empowerment. This eventually can provide some solace to the marginalised groups. However, accusations are levelled against this initiative for becoming overtly comprador to the capitalist giants and neglecting the extreme poor, Adivasis and other marginalised groups that continue to be exploited by the neo-liberal agenda. It was wrongly understood that the neo-liberal market would promote the Dalits as a new aspiring class within the capitalist development and therefore it has liberatory potentials. Instead, at the end, the new Dalit middle class will be nothing but a “low intensity spectacle” to justify the hegemony of market over its people (Guru 2012).

Symbolism in the Public Space

Social symbolism based on public events, memorials, conferences, rallies, etc, stands as a major feature of the Dalit movement in Maharashtra. The public spaces here are increasingly becoming inclusive and democratic because of Dalit’s active presence. Major cities like Mumbai, Pune, Nagpur and Aurangabad have periodically witnessed the growing presence of Dalit cultural and Buddhist symbols through public ceremonies, memorials and monuments. These social symbols and public installations have an emotional appeal among the Dalits as they look upon these icons with a poised aspiration and as a mark of social empowerment and dignity. In the last three decades, Deekshabhoomi in Nagpur, Chaitya Bhoomi in Mumbai and Bhima Koregaon memorial near Pune have emerged as robust Dalit heritage sites.

Erecting Ambedkar’s statue and mobilising people around it seems to be the focal point for renewed Dalit aspirations towards democracy and equality. Dalit public symbolism has the capacity to dethrone the hegemony of abstract elitist standards of public and national spaces. It democratises the secular spaces substantively and provides a new meaning (Wankhede 2010). These symbols
have demonstrated that the Dalits are endowed with reflexive agency having the capacity to promote themselves as a group of equal beholders of all the public spaces.

The iconisation of the Dalit heroes in public is the most assertive gesture of growing democratic consciousness of the socially deprived sections. The cultural and social symbols have amplified significantly in the last few years with massive public assemblies of the Dalits to celebrate and commemorate the anniversaries of the Dalit–Bahujan icons. The critical conjecture is that the continuous appearances of such Dalit public through celebrations and other symbolic gestures can contribute in projecting them as bourgeois culturist away from the ethical concerns for substantive social emancipation. These annual functions are massive and occupy public spaces without much fear or antagonisms. The new Dalit middle class has converted the annual Dalit gatherings into popular public rituals mainly to showcase self-confidence of the community and its new economic pride. In the recent times, there is also a growing intervention of the state and the Hindutva parties to appropriate these public ceremonies.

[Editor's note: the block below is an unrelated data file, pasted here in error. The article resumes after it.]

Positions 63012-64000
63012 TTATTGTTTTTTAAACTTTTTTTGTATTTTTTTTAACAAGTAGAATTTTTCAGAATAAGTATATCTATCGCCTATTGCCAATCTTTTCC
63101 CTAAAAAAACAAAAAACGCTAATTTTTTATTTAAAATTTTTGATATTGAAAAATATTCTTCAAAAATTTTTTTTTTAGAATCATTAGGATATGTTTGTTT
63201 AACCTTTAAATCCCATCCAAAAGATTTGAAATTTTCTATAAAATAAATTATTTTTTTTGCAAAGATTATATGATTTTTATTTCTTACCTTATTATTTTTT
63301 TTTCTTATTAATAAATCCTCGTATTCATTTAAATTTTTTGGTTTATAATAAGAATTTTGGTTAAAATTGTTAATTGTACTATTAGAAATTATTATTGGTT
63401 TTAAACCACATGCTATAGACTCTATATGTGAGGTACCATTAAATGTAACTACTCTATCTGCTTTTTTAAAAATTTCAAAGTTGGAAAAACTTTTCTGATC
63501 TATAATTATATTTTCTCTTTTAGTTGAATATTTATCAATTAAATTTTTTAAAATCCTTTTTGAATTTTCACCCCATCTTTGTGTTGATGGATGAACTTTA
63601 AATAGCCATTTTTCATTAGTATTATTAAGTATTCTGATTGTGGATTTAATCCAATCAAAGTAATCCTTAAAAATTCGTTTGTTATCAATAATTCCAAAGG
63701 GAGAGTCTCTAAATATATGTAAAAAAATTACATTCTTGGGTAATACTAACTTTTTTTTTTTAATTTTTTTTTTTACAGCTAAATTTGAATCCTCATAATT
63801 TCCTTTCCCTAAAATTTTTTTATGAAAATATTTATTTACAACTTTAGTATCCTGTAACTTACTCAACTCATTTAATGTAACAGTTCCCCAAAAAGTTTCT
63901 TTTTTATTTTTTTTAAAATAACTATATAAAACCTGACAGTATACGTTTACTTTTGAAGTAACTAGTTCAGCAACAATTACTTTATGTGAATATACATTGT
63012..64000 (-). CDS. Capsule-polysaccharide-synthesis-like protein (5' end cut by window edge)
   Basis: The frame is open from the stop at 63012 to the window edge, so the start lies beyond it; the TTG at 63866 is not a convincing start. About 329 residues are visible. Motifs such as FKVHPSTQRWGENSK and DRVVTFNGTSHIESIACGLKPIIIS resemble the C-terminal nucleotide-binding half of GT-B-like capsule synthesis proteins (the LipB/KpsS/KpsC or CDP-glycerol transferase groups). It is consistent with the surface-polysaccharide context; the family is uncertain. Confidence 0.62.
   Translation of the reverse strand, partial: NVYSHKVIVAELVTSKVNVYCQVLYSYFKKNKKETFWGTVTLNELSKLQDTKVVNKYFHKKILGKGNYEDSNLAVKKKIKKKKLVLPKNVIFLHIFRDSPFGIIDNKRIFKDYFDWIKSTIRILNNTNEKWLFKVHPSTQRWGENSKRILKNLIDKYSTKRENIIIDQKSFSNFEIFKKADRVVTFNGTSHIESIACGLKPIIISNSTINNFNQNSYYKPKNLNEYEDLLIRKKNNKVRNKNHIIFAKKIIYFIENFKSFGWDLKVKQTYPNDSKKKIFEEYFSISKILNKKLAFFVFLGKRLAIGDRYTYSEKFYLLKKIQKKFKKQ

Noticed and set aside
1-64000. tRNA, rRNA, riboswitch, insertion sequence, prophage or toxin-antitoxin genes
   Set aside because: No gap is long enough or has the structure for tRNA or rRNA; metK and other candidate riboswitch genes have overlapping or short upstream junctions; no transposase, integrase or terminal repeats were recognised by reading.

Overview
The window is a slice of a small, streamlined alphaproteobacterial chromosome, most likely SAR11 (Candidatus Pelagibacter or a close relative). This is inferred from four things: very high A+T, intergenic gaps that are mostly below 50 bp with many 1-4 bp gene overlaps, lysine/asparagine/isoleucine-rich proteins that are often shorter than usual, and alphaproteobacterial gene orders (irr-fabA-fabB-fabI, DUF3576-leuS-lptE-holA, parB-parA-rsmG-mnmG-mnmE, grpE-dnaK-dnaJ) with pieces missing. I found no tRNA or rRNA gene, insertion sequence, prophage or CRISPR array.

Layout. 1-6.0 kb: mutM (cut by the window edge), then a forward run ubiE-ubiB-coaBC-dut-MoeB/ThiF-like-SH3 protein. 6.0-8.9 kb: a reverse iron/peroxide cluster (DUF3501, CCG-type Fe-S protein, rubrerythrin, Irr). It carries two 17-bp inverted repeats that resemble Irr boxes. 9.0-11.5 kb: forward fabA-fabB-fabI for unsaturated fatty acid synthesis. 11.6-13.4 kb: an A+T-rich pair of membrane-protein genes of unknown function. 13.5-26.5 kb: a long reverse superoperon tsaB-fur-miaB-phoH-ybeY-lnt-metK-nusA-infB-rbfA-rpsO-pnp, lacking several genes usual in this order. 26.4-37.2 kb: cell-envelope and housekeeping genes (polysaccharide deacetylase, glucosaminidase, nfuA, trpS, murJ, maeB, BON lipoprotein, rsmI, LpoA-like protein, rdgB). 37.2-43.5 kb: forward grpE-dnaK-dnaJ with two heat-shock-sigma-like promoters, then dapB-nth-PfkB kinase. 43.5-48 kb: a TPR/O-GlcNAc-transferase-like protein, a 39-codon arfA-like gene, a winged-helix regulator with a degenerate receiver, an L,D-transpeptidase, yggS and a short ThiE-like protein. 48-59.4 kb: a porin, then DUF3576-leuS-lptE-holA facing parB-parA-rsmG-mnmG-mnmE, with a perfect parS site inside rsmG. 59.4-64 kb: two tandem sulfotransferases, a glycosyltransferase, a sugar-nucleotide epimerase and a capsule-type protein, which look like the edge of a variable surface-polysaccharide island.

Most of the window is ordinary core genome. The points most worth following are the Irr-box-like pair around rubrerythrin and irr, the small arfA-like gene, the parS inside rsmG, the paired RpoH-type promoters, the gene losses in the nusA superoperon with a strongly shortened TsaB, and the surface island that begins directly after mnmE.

These were local and sporadic celebrations till the 1990s and the Dalits were organised around local viharas, community centres or Ambedkar statues to plan such events autonomously. However, in the recent times, there is an increment in political patronage and middle class engagements into these events. The right-wing forces have understood these claims better than the Congress party and have addressed the Dalit anxieties comprehensively. The Bharatiya Janata Party (BJP)-led state government has announced a grand memorial of Ambedkar at Mumbai while commemorating his 125th birth anniversary.

Rightward Shift

Further, the BJP in its political campaigns has systematically utilised Ambedkar’s name, promised not to disturb the reservation policy and also offer affirmative actions for economic empowerment. The government appears proactive over the Dalit issues and has consciously supplemented the social and cultural assertions associated with the Dalits. Such associational endeavour by the right-wing party to promote Dalit symbols has helped it to attract a sizeable Dalit mass into its fold.

Dalit identity in Maharashtra is a powerful political block. Its legacy of struggles for social justice has gained an iconic presence in contemporary democracy. The Ambedkarite Dalits, especially the neo-Buddhists have resisted the Brahminical cultural assimilation by asserting their religious and political autonomy. Dalit identity has remained a bête noire to the Hindutva project and in the past, the right-wing has avoided an open engagement with the caste question. The Rashtriya Swayamsevak Sangh (RSS) understands the dynamic legacy of the Dalit movement in disturbing the Hindutva’s ideological rigour. Hence, to neutralise the impact of Dalit assertion on the political and social fronts, the right-wing forces have improvised its tactics.

Since the inception of Narendra Modi regime at the centre, representation of Ambedkar as a Hindu reformist nationalist icon has taken precedence over his radical anti-caste identity. The BJP wishes to showcase that they are equally sensitive to the ideas of Ambedkar and committed to the values of social justice. On 14 April 2017, the Prime Minister Modi visited Deekshabhoomi at Nagpur and made a loud political statement by announcing various welfare measures for the Dalits. Newer monuments, cultural programmes, statues, memorials and other symbolic events are built or supplemented by the current dispensation to showcase its sincerity towards Ambedkar and his followers. Further, the BJP in Maharashtra has promoted its pro-Dalit character by building a political alliance with Ramdas Athawale-led faction of the RPI. It has helped the party to increase its electoral support base in the regions like Mumbai, Nagpur and Solapur.